Jabberjaw 2.5:

EGTPM Product Management Shark 2.5 LOLcatted

There's more to the back-and-forth Product Management and Engineering good-natured ribbing, but I think I'll save recounting the next round of that for another aggrandizing post.

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Monday, October 06, 2008

Gamebryo takes 4 out of (a) Top 10

Things like this happen on an almost minute-to-minute basis, but I'd be remiss in my job if I didn't point it out when I see it (totally recognizing I'm risking an inaccurate shill-pimping perception here).

But at least at 10:32 a.m. October 6, 2008, Gamebryo-powered titles included 4 out of the 10 "Most Popular" titles on (including #1):
  1. Warhammer Online: Age of Reckoning
  2. Dragon Age: Origins
  3. Fallout 3
  4. Little Big Planet
  5. Spore
  6. Civilization IV: Colonization
  7. The Witcher Enhanced Edition
  8. Worldshift
  9. Silent Hill Homecoming
  10. Fable II

So, Gamebryo's under the hood of new PC MMO contender Warhammer Online; anticipated triple-A RPG title Fallout 3 (PS3/360/PC); PC Sci-Fi/Fantasy RTS Worldshift; and PC strategy title Civilization IV: Colonization (Gamebryo was also in the mix for the title's Civilization: Revolution PS3 and 360 brothers).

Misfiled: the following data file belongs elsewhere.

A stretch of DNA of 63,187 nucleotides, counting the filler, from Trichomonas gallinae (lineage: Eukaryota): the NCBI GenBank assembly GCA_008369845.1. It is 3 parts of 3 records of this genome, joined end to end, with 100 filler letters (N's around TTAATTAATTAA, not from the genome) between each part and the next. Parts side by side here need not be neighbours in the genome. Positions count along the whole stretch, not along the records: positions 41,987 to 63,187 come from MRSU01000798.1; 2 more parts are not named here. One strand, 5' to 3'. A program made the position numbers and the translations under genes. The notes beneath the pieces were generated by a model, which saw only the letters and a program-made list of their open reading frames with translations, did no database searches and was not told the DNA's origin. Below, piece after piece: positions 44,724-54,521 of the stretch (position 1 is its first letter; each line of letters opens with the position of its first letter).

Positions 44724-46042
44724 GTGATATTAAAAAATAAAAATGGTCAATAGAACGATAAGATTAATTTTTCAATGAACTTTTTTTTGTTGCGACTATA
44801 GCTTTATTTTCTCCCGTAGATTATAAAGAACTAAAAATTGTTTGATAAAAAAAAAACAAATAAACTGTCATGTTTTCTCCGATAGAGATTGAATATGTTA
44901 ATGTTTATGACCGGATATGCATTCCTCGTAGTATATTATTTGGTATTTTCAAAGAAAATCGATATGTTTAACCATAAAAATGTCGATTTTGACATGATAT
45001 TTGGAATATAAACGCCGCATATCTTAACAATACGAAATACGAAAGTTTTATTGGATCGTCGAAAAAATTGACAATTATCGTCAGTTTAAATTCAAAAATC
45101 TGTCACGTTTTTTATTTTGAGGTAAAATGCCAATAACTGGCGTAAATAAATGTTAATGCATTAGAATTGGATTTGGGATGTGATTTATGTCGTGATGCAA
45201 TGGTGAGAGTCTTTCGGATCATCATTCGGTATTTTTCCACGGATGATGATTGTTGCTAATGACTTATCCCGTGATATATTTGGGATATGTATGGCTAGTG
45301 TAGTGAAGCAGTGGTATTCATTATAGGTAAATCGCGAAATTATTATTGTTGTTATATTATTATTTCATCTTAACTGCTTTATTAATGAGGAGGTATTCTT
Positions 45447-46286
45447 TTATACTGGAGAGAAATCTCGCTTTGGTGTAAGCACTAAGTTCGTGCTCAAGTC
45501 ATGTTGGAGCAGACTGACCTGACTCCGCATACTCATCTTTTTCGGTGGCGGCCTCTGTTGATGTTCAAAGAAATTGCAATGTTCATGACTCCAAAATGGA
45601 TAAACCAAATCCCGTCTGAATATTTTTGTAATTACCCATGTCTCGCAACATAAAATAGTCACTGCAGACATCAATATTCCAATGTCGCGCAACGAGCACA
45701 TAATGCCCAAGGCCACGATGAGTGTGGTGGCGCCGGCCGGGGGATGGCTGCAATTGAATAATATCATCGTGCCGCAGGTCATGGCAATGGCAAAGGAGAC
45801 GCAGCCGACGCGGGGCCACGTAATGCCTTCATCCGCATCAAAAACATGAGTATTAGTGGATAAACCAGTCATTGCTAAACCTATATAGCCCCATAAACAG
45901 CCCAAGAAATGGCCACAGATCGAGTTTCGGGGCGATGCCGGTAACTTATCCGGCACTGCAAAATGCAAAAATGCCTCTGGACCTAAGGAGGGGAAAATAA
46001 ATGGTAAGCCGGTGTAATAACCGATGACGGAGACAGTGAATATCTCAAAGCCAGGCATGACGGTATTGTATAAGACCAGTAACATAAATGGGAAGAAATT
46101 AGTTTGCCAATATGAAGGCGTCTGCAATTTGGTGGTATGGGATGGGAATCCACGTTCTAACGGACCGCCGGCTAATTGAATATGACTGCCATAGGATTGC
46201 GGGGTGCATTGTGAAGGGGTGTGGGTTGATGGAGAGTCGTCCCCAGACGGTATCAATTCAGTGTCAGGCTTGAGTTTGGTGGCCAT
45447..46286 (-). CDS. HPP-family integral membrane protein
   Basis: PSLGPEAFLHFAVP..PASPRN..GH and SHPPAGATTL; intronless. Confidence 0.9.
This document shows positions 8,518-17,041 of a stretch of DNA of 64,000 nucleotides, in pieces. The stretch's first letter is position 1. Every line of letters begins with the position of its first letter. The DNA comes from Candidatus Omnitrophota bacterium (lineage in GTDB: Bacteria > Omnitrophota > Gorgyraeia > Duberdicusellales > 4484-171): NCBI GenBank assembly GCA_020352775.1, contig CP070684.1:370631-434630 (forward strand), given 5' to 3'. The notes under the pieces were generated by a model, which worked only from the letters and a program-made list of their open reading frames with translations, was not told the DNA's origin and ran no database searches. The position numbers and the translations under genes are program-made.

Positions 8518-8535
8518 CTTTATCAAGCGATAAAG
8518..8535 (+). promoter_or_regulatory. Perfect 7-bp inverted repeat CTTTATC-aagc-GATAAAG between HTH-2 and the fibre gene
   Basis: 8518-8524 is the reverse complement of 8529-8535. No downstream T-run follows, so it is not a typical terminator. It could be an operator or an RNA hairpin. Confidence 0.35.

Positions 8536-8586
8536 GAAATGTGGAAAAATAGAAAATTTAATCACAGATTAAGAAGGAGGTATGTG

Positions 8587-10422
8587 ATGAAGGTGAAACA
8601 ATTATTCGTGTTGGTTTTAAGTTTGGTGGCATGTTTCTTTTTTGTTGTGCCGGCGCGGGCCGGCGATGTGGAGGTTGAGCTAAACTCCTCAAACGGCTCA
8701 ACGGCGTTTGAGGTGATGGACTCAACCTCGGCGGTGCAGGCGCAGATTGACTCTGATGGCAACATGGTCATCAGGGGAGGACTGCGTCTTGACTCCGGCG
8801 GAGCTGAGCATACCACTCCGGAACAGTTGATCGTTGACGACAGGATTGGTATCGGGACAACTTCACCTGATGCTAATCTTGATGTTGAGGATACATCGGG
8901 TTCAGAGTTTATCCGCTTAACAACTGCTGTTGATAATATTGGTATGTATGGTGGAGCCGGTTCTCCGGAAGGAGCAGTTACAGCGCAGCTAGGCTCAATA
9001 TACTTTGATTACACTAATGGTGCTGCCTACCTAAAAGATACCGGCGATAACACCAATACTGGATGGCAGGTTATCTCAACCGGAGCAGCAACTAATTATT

Not bad for the middleware engine that can -- and does -- over and over again, across hundreds of titles, a dozen-plus genres, and a bunch o' platforms.

(FYI, this post delays the initiating event by a bit, because I was verifying the status of one of the titles.)

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Thursday, October 02, 2008

Defining Good Middleware

Yesterday, Kyle Wilson (Day 1 Studios) posted a "Defining Good Middleware” opinion piece on

It is a good, direct, cogent little piece of writing better and more succinct than most of the "buy versus build" seminars I've endured over the past decade.

Wilson discusses several attributes of "Good Middleware", including:
  • Provides you with more code than you could write yourself for a fraction of what it would cost you to try
  • Offers structure ("Middleware draws a line between the things that you have to worry about and the things you don’t")
  • Lets you hook your own memory allocator
  • Lets you hook your own I/O functions
  • Has extensible functionality
  • Avoids symbol conflicts